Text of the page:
Friday, 28 July 2006

It is time for a European foreign policy


A multinational force should only go into Lebanon after a ceasefire and aspart of a political negotiation between Israel, Lebanon and Hizbullah to disarm the latter


Israeli-US efforts to reshape the political landscape of the Middle East are meeting with little success. The Israeli Defence Forces' first encounter with Hizbullah since 2000 has revealed a strengthened enemy. The IDF has fought fiercely for two strongholds, one four kilometres into Lebanon and the other just 100 yards across the border. Since Hizbullah's Iranian-made rockets can travel up to 42 kilometres, it will be difficult for the IDF to disarm the Party of God militarily before its forces succumb to the fatigue that drove them out of Lebanon in 2000. 

Politically, too, Israel's campaign seems to be playing into Hizbullah's hands. Its victims have, in the main, been Lebanese civilians, and the ire this has raised across the Muslim world must be a recruitment boon for Hizbullah. Even Al Qa'ida grew envious of the insurgents' appeal in the third week of fighting, and rushed to declare Lebanon a new theatre.

Israel says it would welcome the participation of a multinational force in the policing of southern Lebanon, but there is little enthusiasm for it internationally.

Israel has ruled out the United Nations, whose Interim Force has proven unable to stop rocket attacks being launched from Lebanese soil. ("I want a serious mission, not one like UNIFIL, " Israeli Deputy Prime Minister Shimon Peres said rather condescendingly. He is the man Prime Minister Ehud Olmert plans to send on a charm offensive around the world).

A multinational force must either be a peacekeeping force, in which case it will perform within the same constraints as the UN; or it must be a peacemaking one, in which case it has to do the difficult job of the IDF. The European Union's High Representative, Xavier Solana, wants Europe to be involved. How many European soldiers are willing to die making Israel safer?

A multinational force should only go into Lebanon after a ceasefire and as part of a political negotiation between Israel, Lebanon and Hizbullah to disarm the latter.

The freewheeling methods of the Bush administration when it comes to international law are also cause for concern. John Bolton, US ambassador to the UN, suggested that the multinational force might have UN Security Council approval but come under the command of Nato. In other words, Israel and the United States, the countries which hold the UN in the greatest contempt, would demote it to a rubber stamp. Would the UN agree to such a role?

While pushing this minefield of an agenda, the US has scuttled the first international effort at an immediate ceasefire in Rome. The US, Israel and Britain alone have taken the stance that a ceasefire is pointless if it only achieves a respite for civilians.

Another reported attempt at peace seems to have come to nothing. An alleged deal between Hamas, Islamic Jihad and Israel to return abducted corporal Gilad Shalit and stop rocket attacks in return for a withdrawal of Israeli forces from Gaza was reported in The Guardian on July 26. The newspaper said the deal had been reached three days earlier, but awaited ratification in Tel Aviv and Damascus.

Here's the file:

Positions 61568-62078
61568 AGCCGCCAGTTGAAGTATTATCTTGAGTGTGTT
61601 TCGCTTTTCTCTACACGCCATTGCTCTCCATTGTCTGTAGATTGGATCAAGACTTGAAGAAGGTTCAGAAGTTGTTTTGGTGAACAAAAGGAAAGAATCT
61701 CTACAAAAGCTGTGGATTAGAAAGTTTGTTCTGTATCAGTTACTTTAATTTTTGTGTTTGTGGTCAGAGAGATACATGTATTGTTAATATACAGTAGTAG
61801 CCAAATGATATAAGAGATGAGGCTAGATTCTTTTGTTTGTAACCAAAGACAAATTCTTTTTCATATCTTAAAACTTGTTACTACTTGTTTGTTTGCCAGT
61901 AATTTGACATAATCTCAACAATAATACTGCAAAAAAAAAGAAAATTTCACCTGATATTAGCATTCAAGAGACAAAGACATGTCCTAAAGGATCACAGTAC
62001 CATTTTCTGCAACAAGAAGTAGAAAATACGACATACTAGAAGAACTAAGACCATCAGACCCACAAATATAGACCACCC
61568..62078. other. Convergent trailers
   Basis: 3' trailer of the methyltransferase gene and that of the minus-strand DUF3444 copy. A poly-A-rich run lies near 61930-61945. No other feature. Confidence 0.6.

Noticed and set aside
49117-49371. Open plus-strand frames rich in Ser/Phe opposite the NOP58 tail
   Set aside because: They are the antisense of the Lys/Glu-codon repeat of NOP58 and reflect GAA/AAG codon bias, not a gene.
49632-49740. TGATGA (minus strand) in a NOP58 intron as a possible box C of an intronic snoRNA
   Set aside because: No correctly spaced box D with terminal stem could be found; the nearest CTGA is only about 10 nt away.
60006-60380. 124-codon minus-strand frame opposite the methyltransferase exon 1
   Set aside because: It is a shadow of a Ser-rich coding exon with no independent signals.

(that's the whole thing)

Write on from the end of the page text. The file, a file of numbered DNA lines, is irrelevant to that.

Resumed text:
Since the Peace Process between Israel and the Palestinians collapsed in the 1990s, the military option seems to be all that is on offer. But force will not resolve a political problem unless it is overwhelming, devastating and, ultimately, more destructive to non-combatants than to armies. While it persists, force radicalises those who are unhappy, and makes unhappy those who were leading normal lives.

Rather than create a new political process, Israel is choosing unilateralism, staunchly backed by the Bush administration. That is isolating America and Israel. So tin-eared is the administration to the unhappiness Israeli actions cause, that it expedited a shipment of precision-guided bombs to Israel a few days into the conflict, according to a New York Times report on July 22, strengthening the perception of unconditional love between the two allies.

The political support Israel commands in the US today is beyond that enjoyed by any US ally. House Majority Leader John Boehner put it in a nutshell when he told the American-Israel Public Affairs Committee last March, "As the new House majority leader, I can assure you that under my leadership legislation that is in any way perceived as anti-Israel will not be considered in the House of Representatives. " That is support not even Britain enjoys.

The longer the conflict continues, the wider the door opens to a war by proxy in Lebanon. That, along with Iraq and Afghanistan, would bring to three the theatres of conflict between Islam and the West. It is an alarming prospect, not only because such a war would kill many times the Lebanese civilians that have died in the present bombardment; nor even because it broadens a conflict that does not represent most Muslims, Jews or Christians and brings it to Europe's door; but chiefly because, as Afghanistan and Iraq already demonstrate, the war on terror is breeding it. The Bush administration's policy choices in those countries are military stalemates, political tinderboxes and civilian disasters.

Whatever military action Israel has in store for Hizbullah, it needs to remember that even the most righteous grounds for war are eventually spent.
 
The time is right for Europeans to make a renewed stand for a peace process, as they did in 1991. The last time there was a pressing need for a united European foreign policy on the Middle East, six countries erroneously backed the US-led war in Iraq. They have learned their lesson. Israel and Lebanon are on Europe's doorstep. It is time for the EU to try again.

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